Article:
MADISON -- Blessed Sacrament Parish's Rosary Altar Society is sponsoring a day trip to the Sinsinawa Mound and the surrounding areas to learn more about 19th century Dominican Father Samuel Mazzuchelli on Thursday, Aug. 16.
Venerable Father Mazzuchelli is currently in the canonization process (his next step would be beatification - the last step before formal canonization as a saint). If he is canonized, he would be the first canonized saint who lived and worked in Wisconsin.
The day pilgrimage will begin with Mass at Blessed Sacrament Parish (2131 Rowley Ave.) in Madison at 8:30 a.m. The bus will leave the parish for Southwest Wisconsin around 9:15 a.m.
The pilgrimage will make stops in places where Father Mazzuchelli lived, worked, and is buried, including New Diggings and Benton. After arriving at Sinsinawa Mound, presentations will be given about Father Mazzuchelli and the Sinsinawa Dominicans, whose congregation he founded.
This is a great way to learn more about not only this famous priest pioneer but also the history of the Catholic Church in Southwest Wisconsin. The bus will return to Madison by 5 p.m. at the latest.
Lunch is included. Transportation is provided via a coach bus with bathroom on board. The cost of the day, including lunch, is $25. Seating is limited so sign up as soon as possible. Checks can be made out to Blessed Sacrament Rosary Altar Society or one can pay in cash. For more information or to register, call the parish office at 608-238-3471 or stop by the parish office (2116 Hollister Ave.) during the week.
Parish Leadership Conference planned
MADISON -- Parish staff and leaders are asked to mark their calendars for a diocesan-wide Parish Leadership Conference to be held Tuesday and Wednesday, Oct. 23 and 24, at the Bishop O'Connor Catholic Pastoral Center.
The conference will feature plenary sessions, track sessions, and workshops on topics ranging from administration to worship. The conference is especially geared to help parishes deal with implementation of the Guided by the Spirit parish planning process.
Watch the Catholic Herald for more details in the coming weeks.
for volunteer awards
MONROE -- Monroe Clinic announces an improved program for the Green County Quality of Life Awards. The adult and youth awards have been combined, providing the opportunity to celebrate volunteerism all in one night.
Individuals may nominate any person (or organization) who lives or works in Green County. The nominees will be asked to fill out their own questionnaire.
Nomination forms are available on the clinic's Web site, www.monroeclinic.org; at the hospital and clinic lobbies (branches included); or by calling 608-324-1482. Nominations due Friday, Aug. 17, may be sent to Sue Heinzelman via e-mail at firstname.lastname@example.org, by fax at 608-324-1447, or by mail to 515 22nd Ave., Monroe, WI 53566.
from the pew"
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Seminarian Gathering: Delivers a week of fellowship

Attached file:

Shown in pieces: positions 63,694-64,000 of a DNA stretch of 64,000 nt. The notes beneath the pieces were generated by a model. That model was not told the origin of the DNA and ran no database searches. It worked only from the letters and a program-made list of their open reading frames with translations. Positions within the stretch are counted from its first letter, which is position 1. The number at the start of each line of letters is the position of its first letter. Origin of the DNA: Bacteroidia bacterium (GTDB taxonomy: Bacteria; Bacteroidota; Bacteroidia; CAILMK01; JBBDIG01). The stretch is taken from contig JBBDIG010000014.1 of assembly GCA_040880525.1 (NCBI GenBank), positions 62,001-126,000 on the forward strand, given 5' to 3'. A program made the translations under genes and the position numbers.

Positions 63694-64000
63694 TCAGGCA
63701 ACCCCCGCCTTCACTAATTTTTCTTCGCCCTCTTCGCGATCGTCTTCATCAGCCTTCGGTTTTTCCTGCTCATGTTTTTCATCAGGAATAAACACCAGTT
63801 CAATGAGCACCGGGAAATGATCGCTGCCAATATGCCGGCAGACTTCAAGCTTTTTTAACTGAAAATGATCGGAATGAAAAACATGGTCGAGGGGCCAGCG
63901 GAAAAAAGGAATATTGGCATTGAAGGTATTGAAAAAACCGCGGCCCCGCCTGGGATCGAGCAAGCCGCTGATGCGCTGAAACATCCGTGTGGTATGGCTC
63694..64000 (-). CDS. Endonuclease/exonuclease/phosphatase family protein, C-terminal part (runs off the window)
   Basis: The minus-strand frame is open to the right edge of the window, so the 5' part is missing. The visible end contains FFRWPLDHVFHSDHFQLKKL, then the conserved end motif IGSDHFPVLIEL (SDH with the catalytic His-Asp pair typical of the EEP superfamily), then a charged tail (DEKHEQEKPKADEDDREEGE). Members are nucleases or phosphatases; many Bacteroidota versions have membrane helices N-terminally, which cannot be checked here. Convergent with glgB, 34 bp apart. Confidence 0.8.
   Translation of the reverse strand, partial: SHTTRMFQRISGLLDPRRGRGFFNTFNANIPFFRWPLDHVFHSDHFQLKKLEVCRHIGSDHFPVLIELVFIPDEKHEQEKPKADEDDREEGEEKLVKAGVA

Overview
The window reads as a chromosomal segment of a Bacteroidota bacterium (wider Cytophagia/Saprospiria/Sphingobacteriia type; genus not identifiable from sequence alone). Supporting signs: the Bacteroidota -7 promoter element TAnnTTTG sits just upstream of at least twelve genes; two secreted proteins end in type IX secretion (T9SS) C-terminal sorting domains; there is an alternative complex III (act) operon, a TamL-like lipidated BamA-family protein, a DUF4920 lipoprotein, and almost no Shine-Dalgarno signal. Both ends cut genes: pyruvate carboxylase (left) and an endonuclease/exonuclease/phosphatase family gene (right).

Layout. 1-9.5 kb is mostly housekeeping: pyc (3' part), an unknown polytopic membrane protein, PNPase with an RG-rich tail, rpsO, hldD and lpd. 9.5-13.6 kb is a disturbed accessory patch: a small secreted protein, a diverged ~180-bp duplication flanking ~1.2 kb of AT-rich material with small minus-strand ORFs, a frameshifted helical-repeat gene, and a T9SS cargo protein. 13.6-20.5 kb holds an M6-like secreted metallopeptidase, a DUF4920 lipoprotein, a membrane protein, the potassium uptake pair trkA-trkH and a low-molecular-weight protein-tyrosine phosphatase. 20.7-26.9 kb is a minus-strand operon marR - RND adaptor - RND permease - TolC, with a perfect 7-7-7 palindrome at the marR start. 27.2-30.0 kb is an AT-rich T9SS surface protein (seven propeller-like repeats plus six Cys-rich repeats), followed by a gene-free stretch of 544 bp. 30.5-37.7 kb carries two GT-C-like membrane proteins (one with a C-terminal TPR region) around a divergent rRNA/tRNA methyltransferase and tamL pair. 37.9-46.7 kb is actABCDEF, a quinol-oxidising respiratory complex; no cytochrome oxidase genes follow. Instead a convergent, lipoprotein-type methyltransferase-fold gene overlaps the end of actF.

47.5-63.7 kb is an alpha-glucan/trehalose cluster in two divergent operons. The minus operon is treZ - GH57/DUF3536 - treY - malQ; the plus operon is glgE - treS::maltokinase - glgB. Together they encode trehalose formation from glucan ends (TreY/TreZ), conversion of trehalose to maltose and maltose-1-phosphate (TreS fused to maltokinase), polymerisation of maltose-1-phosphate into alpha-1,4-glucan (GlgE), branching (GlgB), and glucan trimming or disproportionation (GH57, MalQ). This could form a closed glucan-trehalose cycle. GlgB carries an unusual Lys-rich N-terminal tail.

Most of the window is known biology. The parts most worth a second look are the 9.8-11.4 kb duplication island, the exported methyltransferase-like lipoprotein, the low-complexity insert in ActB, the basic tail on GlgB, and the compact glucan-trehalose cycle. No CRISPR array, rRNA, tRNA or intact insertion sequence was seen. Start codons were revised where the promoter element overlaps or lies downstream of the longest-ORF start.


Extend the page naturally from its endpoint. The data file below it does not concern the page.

MADISON -- Forgiveness, faith, and fraternity. These three ideas were the focus of the annual Diocese of Madison Summer Seminarian Gathering.
Forgiveness: Answer to peace
in the heart
MADISON -- While at the Summer Seminarian Gathering, men studying for the priesthood in the Diocese of Madison attended a three-part presentation on "The Gift of Forgiveness."
Dr. Bob Enright, a professor of educational psychology at the University of Wisconsin-Madison, presented the program, which focused on the definition of forgiveness, and its role within Christianity and the Catholic Church.
"Forgiveness is an answer to peace in the human heart," he said, introducing the subject of the presentation. "Without forgiveness, I fear for communities."
To Catholics, the topic of forgiveness is an important one because Christ put a special emphasis on the topic, Enright noted. This emphasis is most apparent in the Lord's Prayer, but it is also found in an "exclusive commentary" on the prayer that deals solely with the relationship of forgiveness between man and God.
Enright found that, in his 22 years of studies, forgiveness appears in almost every culture and religion. The Christian perspective, however, offers the most comprehensive view, of which the Lord's Prayer commentary is only a part.
Despite the prevalence of forgiveness in world cultures, the subject has become discredited in the modern age. "It is the modern mind that has placed heavy criticism (on forgiveness), and that criticism is thundering," Enright remarked.
However, there is significant data that shows that use of forgiveness brings a higher quality of life. Enright recently returned from Belfast, Ireland, where he implemented a forgiveness curriculum in Protestant and Catholic elementary schools. His studies have found that after the students are given lessons and stories about forgiveness, levels of stress and depression fall.
Forgiveness, Enright noted, is a very personal process, and can be painful at times. "Forgiveness is a form of suffering," he said, a suffering that should be done in the imitation of Christ. In forgiveness, "God asks us first to imitate, but ultimately to unite to Christ."
This uniting forgiveness is done as one "takes up his cross," Enright said. "He is asking you, in forgiving, to be crucified with Christ."
Scott Jablonski, a seminarian for the Diocese of Madison, found the presentation on forgiveness crucial for the modern age. "Living in a world that longs for reconciliation and longs for forgiveness, I think this is a topic that all future priests, and all people should hear."
David Johannes, a Diocese of Madison seminarian studying at St. John Vianney Theological Seminary in Denver, Colo. agreed that it was an important topic, and noted that the presentation helped him personally in hearing the message of forgiveness.
"It showed how the root of forgiveness is in Christian love," he said. "It brought out the focus of personal relationships for me, which is so important in our day and age."